Local Wellness Policies: Start Your School Health Makeover Today

school wellness

Making the healthy choice the easy choice for families is a cornerstone effort for many national organizations including the national Partnership for a Healthier America. One way to support families in their pursuit of health, is to ensure that the schools their children attend create environments where the healthy choice is the easy choice.  Thanks to a provision in the Healthy, Hunger-Free Kids Act of 2010, school districts across the nation are now required by law to develop policies designed to create healthy school environments. These policies, called Local Wellness Policies (LWP), must contain certain elements and inform and update the public about its contents. Policies must also contain standards for foods and beverages campus-wide, which include classroom parties and school celebrations.  LWPs are the perfect vehicle for school wellness advocates to create environments where students can practice healthy behaviors.

Follow these four steps to start your school’s makeover:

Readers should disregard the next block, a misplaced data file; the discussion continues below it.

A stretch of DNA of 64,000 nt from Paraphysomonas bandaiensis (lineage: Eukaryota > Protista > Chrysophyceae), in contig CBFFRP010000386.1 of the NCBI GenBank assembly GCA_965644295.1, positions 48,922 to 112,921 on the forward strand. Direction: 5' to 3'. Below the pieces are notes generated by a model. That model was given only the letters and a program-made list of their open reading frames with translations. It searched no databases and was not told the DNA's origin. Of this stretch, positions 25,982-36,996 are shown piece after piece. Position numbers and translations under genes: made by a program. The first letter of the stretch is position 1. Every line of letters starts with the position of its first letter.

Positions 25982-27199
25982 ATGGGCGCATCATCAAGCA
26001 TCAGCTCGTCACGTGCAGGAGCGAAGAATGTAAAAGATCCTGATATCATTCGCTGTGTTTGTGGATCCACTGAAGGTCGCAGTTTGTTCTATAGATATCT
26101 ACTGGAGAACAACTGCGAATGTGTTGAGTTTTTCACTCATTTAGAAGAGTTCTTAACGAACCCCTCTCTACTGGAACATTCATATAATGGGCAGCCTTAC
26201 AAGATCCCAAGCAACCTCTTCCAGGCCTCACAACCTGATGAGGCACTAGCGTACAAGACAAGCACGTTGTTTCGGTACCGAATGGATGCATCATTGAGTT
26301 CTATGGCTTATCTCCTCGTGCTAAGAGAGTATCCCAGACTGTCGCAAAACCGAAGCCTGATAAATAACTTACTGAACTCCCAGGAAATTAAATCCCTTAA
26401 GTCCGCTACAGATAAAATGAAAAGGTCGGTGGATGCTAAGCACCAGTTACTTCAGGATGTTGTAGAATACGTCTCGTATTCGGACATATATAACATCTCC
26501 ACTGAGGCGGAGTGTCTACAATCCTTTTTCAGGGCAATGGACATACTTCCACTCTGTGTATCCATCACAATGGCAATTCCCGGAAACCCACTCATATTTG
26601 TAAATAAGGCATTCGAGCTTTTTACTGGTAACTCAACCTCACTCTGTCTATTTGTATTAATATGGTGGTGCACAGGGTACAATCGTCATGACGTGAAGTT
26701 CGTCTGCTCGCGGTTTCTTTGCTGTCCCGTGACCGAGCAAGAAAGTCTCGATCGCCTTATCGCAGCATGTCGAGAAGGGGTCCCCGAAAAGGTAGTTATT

1. Get the facts. Find out what needs to be included in LWPs.  
  2. Find out if a LWP committee is operating and ask to participate.
  3. Choose one of the following online resources to check if your policy is as good as it can be. 
  4. Bring your policy to life by using the following online resources:
    1. Keep the fun in fundraisers by using the below ideas as a guide:
    2. Provide exciting healthy school party ideas using the following resources:

Final tips:

  • Make sure to include students on the planning and implementation teams.
  • Be transparent. Make sure school administrators, teachers, students and parents understand the policies and why they should be implemented.
  • Foster administrative and parent support by taking pictures of smiling kids enjoying healthier foods, being active, and being more attentive in class. 
  • Have fun! It’s important that students, parents and staff, enjoy healthy changes in order to make lasting changes. 

Forming a strong team will help create reasonable policies that will drive students and staff to practice healthier behaviors. Ultimately, this work will move future generations to live healthier, more productive lives.


Nicholas Drzal, RD, MPH, Michigan Department of Education 

Whitney Fung, University of Florida, Institute of Food and Agricultural Sciences